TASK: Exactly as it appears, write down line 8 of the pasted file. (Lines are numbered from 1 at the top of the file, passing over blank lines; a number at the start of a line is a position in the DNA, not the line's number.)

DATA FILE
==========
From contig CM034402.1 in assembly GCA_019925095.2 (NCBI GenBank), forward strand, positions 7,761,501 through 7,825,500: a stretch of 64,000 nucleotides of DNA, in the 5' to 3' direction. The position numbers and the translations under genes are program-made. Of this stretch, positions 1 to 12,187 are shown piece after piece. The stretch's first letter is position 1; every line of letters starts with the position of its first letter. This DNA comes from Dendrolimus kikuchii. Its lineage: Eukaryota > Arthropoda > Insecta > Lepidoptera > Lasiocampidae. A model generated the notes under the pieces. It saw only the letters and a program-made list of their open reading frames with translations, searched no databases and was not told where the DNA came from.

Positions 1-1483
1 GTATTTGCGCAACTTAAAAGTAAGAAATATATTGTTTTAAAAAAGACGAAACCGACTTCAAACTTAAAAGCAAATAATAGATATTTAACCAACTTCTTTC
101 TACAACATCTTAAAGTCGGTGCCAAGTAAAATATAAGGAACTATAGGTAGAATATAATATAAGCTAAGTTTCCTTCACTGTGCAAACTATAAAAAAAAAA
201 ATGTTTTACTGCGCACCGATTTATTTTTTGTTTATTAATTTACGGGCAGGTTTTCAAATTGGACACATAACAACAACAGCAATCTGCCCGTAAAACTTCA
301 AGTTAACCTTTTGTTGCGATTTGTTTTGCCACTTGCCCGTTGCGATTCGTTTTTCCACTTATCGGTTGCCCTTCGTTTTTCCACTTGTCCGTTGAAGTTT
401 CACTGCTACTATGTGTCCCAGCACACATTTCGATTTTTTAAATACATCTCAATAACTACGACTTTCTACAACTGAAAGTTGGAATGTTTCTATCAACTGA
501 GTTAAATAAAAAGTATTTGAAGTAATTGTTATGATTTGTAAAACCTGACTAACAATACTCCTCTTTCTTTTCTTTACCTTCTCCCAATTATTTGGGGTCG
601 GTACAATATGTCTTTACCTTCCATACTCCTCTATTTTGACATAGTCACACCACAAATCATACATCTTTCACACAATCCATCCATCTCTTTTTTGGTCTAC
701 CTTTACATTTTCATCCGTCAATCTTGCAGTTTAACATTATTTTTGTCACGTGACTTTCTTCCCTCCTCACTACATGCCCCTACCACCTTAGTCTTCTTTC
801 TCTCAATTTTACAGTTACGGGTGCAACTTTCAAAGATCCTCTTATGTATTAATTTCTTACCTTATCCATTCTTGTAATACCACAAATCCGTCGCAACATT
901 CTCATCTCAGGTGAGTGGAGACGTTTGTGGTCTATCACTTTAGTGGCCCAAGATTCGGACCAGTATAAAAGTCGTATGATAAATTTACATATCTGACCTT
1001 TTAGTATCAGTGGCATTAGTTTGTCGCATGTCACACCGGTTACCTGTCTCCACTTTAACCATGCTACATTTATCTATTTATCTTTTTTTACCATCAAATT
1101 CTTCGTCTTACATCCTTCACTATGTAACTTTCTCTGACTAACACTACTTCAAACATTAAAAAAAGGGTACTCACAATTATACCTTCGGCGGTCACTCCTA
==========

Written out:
501 GTTAAATAAAAAGTATTTGAAGTAATTGTTATGATTTGTAAAACCTGACTAACAATACTCCTCTTTCTTTTCTTTACCTTCTCCCAATTATTTGGGGTCG